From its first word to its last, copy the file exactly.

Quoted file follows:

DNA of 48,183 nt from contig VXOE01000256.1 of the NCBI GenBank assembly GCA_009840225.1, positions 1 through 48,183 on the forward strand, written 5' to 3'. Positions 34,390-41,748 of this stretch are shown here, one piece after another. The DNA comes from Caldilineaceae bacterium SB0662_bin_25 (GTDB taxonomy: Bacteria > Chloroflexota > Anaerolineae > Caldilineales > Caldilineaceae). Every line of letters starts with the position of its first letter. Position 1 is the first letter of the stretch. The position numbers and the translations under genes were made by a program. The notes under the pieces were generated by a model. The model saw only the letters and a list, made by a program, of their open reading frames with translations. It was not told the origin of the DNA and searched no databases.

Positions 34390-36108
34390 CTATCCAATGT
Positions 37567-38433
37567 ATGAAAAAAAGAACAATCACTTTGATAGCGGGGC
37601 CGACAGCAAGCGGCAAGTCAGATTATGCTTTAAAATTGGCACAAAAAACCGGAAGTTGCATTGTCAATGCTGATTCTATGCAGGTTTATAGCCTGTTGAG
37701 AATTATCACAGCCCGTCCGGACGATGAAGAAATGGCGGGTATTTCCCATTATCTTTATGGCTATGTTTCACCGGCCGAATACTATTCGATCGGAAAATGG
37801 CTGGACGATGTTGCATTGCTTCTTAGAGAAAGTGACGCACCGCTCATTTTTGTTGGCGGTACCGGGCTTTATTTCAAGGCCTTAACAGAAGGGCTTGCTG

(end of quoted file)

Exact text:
DNA of 48,183 nt from contig VXOE01000256.1 of the NCBI GenBank assembly GCA_009840225.1, positions 1 through 48,183 on the forward strand, written 5' to 3'. Positions 34,390-41,748 of this stretch are shown here, one piece after another. The DNA comes from Caldilineaceae bacterium SB0662_bin_25 (GTDB taxonomy: Bacteria > Chloroflexota > Anaerolineae > Caldilineales > Caldilineaceae). Every line of letters starts with the position of its first letter. Position 1 is the first letter of the stretch. The position numbers and the translations under genes were made by a program. The notes under the pieces were generated by a model. The model saw only the letters and a list, made by a program, of their open reading frames with translations. It was not told the origin of the DNA and searched no databases.

Positions 34390-36108
34390 CTATCCAATGT
Positions 37567-38433
37567 ATGAAAAAAAGAACAATCACTTTGATAGCGGGGC
37601 CGACAGCAAGCGGCAAGTCAGATTATGCTTTAAAATTGGCACAAAAAACCGGAAGTTGCATTGTCAATGCTGATTCTATGCAGGTTTATAGCCTGTTGAG
37701 AATTATCACAGCCCGTCCGGACGATGAAGAAATGGCGGGTATTTCCCATTATCTTTATGGCTATGTTTCACCGGCCGAATACTATTCGATCGGAAAATGG
37801 CTGGACGATGTTGCATTGCTTCTTAGAGAAAGTGACGCACCGCTCATTTTTGTTGGCGGTACCGGGCTTTATTTCAAGGCCTTAACAGAAGGGCTTGCTG